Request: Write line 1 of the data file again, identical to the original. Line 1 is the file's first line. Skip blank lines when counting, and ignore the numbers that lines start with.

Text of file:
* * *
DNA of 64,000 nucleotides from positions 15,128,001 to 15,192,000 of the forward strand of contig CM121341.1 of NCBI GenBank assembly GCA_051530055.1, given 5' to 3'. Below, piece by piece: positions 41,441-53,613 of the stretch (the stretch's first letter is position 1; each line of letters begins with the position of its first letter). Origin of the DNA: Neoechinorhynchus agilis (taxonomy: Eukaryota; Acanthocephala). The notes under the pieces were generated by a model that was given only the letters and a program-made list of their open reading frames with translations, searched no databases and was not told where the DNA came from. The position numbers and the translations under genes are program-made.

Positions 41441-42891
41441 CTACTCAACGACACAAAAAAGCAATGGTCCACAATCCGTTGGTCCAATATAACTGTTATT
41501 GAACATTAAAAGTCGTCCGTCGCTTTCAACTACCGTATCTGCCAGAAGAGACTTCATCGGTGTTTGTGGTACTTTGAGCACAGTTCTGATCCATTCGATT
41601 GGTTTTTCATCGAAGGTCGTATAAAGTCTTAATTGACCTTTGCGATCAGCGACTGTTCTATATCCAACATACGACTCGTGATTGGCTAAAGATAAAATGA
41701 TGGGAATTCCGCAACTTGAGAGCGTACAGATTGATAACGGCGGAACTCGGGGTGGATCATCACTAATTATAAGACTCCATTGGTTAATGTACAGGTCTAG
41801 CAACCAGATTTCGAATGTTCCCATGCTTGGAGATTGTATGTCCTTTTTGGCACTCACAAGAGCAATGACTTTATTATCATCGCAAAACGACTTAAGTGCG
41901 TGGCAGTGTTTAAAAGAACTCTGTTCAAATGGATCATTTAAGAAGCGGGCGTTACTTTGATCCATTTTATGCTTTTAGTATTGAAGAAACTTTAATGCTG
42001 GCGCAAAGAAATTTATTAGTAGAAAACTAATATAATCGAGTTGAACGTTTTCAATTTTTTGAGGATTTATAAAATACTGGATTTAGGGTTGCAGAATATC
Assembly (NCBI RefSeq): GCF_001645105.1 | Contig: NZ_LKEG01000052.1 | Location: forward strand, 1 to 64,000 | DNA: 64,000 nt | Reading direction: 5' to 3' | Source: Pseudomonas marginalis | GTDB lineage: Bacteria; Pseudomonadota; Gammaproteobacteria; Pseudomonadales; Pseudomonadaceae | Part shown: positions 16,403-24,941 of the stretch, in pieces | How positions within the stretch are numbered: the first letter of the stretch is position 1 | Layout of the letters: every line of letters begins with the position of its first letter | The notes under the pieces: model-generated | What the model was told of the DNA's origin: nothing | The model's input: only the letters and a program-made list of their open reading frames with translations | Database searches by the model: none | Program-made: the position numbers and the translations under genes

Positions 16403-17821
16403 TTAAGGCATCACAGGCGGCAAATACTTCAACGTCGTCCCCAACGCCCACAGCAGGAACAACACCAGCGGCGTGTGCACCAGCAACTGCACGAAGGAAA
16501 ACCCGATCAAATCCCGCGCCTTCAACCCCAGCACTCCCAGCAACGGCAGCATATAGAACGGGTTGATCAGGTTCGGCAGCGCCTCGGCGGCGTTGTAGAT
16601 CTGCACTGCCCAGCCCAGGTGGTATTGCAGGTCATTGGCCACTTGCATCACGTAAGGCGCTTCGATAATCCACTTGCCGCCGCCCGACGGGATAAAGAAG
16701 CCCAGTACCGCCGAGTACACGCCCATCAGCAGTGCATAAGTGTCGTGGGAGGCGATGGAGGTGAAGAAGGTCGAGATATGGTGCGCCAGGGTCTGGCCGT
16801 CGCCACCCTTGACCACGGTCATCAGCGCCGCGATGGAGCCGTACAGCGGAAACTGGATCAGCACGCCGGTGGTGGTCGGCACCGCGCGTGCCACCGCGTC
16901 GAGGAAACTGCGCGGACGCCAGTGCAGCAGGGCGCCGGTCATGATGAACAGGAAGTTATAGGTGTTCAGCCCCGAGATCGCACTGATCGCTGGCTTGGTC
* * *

DNA of 64,000 nucleotides from positions 15,128,001 to 15,192,000 of the forward strand of contig CM121341.1 of NCBI GenBank assembly GCA_051530055.1, given 5' to 3'. Below, piece by piece: positions 41,441-53,613 of the stretch (the stretch's first letter is position 1; each line of letters begins with the position of its first letter). Origin of the DNA: Neoechinorhynchus agilis (taxonomy: Eukaryota; Acanthocephala). The notes under the pieces were generated by a model that was given only the letters and a program-made list of their open reading frames with translations, searched no databases and was not told where the DNA came from. The position numbers and the translations under genes are program-made.